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    The entrance to the African and Ancient Egyptian Gallery

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    View of the mummy and ancient Egyptian artifacts in the African and Ancient Egyptian Gallery.

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    View of a case containing African artifacts in the African and Ancient Egyptian Gallery

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    View of cases containing African artifacts in the African and Ancient Egyptian Gallery

 

September 15, 2020 – Ongoing

The Fleming Museum’s African and Ancient Egyptian Gallery was installed almost thirty years ago. Outdated maps and labels reflect legacies of colonial collecting and scholarship, in which African art and cultural belongings are decontextualized and framed as curiosities or trophies. Throughout the Fall 2020 semester, we will be rolling out a series of new labels and quotes that acknowledge and share these critiques with our visitors. This intervention is a first step toward being transparent about the racist and imperialist foundations of the Fleming Museum and actively facilitating input from multiple perspectives. “Toward” is a key part of the title of this intervention; much work remains to be done in advance of an ambitious reinstallation of these collections in a new anti-racist, anti-imperialist, anti-colonialist gallery.

Western museums, including the Fleming, have been bearers of racist, imperialist, and colonialist attitudes, reinforced and communicated to the public in the ways that objects are collected and displayed. The circumstances in which objects were originally acquired by donors is often unknown; in the nineteenth and early twentieth century, many objects were acquired through the violent and coercive forces of colonialism. Present-day communities of African-descended peoples are rarely consulted in telling their own stories about their material heritage. Museums have often presented global material culture as ethnographic, rather than as fine artistic production on par with that of Western cultures.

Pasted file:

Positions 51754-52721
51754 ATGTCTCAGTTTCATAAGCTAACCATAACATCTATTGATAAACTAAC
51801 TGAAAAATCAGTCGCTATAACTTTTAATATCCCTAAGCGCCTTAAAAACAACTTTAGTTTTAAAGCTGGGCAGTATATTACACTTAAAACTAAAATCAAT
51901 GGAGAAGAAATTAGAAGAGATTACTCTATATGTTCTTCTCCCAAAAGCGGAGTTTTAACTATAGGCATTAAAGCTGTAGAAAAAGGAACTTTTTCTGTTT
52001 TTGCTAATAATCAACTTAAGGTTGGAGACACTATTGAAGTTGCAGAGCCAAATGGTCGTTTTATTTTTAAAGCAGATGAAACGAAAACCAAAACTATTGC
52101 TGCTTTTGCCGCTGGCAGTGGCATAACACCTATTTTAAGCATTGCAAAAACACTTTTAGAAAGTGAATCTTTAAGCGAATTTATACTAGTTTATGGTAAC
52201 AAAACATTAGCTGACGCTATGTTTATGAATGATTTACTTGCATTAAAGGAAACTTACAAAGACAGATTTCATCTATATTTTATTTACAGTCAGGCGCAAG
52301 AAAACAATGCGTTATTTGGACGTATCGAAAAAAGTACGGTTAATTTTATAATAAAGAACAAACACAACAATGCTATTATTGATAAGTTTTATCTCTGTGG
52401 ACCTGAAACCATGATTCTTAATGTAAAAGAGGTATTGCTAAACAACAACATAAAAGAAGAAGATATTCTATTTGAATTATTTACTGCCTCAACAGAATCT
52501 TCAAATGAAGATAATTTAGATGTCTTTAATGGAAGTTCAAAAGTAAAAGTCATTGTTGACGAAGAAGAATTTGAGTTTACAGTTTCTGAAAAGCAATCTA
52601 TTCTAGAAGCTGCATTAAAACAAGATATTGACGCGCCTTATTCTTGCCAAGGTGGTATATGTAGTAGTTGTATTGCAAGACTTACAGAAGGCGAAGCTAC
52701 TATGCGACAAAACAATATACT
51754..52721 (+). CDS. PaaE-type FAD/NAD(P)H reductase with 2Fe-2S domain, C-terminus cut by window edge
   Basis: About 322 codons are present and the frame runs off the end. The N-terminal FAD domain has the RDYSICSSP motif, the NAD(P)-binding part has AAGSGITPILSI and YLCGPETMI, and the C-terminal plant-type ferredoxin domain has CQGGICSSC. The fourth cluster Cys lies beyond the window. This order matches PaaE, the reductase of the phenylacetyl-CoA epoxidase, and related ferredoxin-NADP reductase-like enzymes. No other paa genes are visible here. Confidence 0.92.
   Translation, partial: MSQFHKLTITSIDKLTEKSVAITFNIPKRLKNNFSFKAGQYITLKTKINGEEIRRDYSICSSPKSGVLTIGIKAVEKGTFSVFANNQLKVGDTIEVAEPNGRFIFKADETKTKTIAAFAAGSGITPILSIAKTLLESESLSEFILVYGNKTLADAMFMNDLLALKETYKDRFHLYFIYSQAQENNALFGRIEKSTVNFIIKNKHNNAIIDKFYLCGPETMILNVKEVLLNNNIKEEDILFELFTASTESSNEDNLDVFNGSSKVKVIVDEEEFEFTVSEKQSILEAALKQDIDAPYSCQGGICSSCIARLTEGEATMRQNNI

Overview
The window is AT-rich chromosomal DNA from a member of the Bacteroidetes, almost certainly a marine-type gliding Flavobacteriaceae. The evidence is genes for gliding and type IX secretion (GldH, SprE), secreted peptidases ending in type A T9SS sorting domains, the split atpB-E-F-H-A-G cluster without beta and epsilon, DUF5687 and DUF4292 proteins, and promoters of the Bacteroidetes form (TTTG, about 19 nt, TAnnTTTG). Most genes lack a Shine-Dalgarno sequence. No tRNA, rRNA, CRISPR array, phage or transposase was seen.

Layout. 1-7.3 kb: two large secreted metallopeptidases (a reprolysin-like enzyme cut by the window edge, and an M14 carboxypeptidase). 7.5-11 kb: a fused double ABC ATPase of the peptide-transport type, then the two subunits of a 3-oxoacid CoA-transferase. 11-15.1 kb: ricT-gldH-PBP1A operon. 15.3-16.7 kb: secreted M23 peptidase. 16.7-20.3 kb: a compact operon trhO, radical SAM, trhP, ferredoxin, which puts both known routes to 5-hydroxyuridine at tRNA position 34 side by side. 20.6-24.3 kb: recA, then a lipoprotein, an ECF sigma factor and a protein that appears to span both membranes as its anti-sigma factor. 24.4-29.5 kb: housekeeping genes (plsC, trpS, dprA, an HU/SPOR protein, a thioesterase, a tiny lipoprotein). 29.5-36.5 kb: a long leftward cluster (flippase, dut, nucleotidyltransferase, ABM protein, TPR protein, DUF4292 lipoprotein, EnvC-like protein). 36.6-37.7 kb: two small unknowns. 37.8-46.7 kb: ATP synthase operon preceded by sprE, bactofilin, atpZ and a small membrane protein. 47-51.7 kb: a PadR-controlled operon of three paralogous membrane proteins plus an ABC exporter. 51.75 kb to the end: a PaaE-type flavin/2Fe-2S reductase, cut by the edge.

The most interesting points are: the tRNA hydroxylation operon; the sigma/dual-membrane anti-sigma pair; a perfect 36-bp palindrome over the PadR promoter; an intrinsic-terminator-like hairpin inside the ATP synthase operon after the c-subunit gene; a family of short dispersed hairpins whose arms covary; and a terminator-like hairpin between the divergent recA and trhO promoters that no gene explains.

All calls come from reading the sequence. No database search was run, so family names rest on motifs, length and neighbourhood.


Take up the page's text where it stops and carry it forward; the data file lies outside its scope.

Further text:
What you will see on the walls of this gallery are critiques drawn from the Fleming staff’s own examination of our history, as well as the work of students in Professor Vicki Brennan’s Spring 2020 course “African Gods/Western Museums.” Their pointed comments and questions reflect the key role our UVM community plays in pushing us to change. Visitors will be able to add their own questions, responses, and ideas about this critical intervention, which will inform our planned reinstallation of the gallery.

 

A part of the "2020 Vision" statewide exhibition:

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Fleming Museum of Art is pleased to present the Intervention Exhibition as part of 2020 Vision: Reflecting on a World-Changing Year, a statewide exhibition initiative of the Vermont Curators Group, in-person and online.

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A diverse and exciting schedule of programming accompanies this exhibition

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